6. Any solution must be implemented in a way that is compatible with democracy. Democracy does not stand in the way of halting the pandemic: it is the only hope we have of tackling it rationally and respecting the rights of all. Transparency should be paramount in 1) the technological solutions being worked on, 2) the teams of experts or ad-hoc institutions created to work on them, 3) the evidence as to why it should actually be implemented, 4) who will eventually build and deploy them, especially if private entities are involved. Only transparency will ensure that civil society and parliamentarians are able to hold decision-makers to account.
  7. The datafication that comes with the development of ADMS to fight the virus will create new social categories at risk of discrimination. Governments must prevent the stigmatization of individuals landing in the wrong categories and must preserve the rights of individuals who do not score high enough on the scales that are being put in use, especially regarding triage in healthcare.
  8. Even when shown to be actually useful, digital surveillance solutions should be firmly grounded in data protection principles: as recently clarified by the European Data Protection Board in a statement, necessity, proportionality, purpose limitation and the rule of law in general must be respected, even in the face of a public health emergency. Citizens must be able to appeal any decision taken by an automated system concerning COVID-19 (especially apps determining whether someone has been in contact with an infected person and must undergo quarantine). Governments and contractors must abide by the provisions of the GDPR.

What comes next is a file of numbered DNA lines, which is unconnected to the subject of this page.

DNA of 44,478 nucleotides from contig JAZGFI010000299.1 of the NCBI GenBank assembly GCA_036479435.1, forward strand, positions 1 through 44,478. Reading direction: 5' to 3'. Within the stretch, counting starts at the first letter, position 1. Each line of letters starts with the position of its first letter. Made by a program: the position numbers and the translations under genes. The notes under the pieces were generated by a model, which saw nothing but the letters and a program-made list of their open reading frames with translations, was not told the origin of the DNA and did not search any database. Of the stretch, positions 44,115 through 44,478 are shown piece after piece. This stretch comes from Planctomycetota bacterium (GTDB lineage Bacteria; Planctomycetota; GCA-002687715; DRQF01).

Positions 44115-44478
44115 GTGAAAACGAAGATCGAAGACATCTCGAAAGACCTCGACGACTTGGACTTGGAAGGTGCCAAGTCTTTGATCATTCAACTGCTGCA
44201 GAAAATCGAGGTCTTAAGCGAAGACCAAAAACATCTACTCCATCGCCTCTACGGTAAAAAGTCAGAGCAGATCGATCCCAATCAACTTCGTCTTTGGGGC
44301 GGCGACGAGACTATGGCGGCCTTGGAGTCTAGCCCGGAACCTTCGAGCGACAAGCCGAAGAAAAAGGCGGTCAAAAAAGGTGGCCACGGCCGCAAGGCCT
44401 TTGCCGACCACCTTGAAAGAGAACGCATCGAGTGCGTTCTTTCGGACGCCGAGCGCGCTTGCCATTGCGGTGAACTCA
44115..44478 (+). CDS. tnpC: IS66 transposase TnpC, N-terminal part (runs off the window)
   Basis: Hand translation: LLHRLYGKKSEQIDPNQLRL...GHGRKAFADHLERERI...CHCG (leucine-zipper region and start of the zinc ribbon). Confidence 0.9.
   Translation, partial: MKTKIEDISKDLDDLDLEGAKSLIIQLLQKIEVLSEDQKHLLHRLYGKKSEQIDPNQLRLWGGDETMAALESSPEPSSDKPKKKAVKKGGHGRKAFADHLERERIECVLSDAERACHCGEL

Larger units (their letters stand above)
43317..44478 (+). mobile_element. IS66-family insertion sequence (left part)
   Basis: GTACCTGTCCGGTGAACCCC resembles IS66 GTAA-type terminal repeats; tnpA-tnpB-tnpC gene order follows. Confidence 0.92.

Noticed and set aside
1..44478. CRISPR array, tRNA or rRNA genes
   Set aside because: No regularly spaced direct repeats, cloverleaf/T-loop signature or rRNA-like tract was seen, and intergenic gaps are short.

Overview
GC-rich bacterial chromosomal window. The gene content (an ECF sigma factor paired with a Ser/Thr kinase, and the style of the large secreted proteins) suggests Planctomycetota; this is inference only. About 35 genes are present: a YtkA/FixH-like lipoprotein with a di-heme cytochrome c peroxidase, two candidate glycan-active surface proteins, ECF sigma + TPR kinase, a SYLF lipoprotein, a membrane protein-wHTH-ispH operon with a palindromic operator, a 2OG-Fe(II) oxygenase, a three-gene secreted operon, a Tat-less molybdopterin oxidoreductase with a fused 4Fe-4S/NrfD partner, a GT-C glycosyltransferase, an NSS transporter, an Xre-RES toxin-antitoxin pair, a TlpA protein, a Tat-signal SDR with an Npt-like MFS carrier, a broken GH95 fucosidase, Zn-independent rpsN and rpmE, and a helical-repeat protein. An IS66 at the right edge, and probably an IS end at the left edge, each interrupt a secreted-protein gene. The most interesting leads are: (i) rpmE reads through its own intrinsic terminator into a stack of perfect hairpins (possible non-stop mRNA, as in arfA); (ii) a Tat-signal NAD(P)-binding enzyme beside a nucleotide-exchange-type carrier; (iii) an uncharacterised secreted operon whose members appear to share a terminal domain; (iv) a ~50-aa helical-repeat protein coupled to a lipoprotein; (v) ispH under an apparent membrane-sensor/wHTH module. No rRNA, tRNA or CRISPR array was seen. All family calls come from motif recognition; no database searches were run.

9. Pre-existing ADM solutions should not be repurposed and adopted for COVID-19 responses, as automated systems that rely on training data from the past cannot, by design, handle a sudden change in the conditions in which they are deployed. Predictive policing, automated assistance to judges, credit scoring and scores of other ADMS could produce outcomes that fall far short of their normal range (e.g. regarding the error rates). Such systems should be urgently audited, or suspended.
  10. A pandemic is global by definition. There needs to be a set of global, diverse and coordinated responses to it. A global network of civil society organizations working together should monitor the responses to the pandemic. Previous emergencies taught us that emergencies give unscrupulous political leaders the perfect excuse to legitimize mass surveillance infrastructures that needlessly — and indefinitely — infringe on the rights of all. Resistance to this has been (partly) successful only when it was global, coordinated, and strongly worded, with clarity and evidence on our side.
  11. Lastly, we should ensure that this debate about COVID-19 surveillance does not happen in a vacuum. Some ADMS, most notably face recognition, already proved to be problematic. The current state of emergency cannot be used to justify their deployment: on the contrary, all issues highlighted during “ordinary” times — lack of accuracy, systematic bias in its prescriptions, broader concerns about possible abuses of biometric data etc. — become even more important during exceptional times, when the health and safety of all are at stake. We should not only make sure that this crucial debate is not led by technologists or technologies, but also ensure that the technologies involved are proven to benefit society. The suspension of in-person communications provides an opportunity to move even more welfare and other fundamental services online, where ADMS often replace caseworkers. This could have catastrophic consequences for citizens who have no access to or no means to critically understand digital tools. We have to make sure this will not happen.

Lead author: Fabio Chiusi, with the co-operation of Nicolas Kayser-Bril

Download this position paper as a PDF file (3 pages):


Fabio Chiusi

*The translation of the position paper into French and Italian was carried out independently by Framablog and KRINO.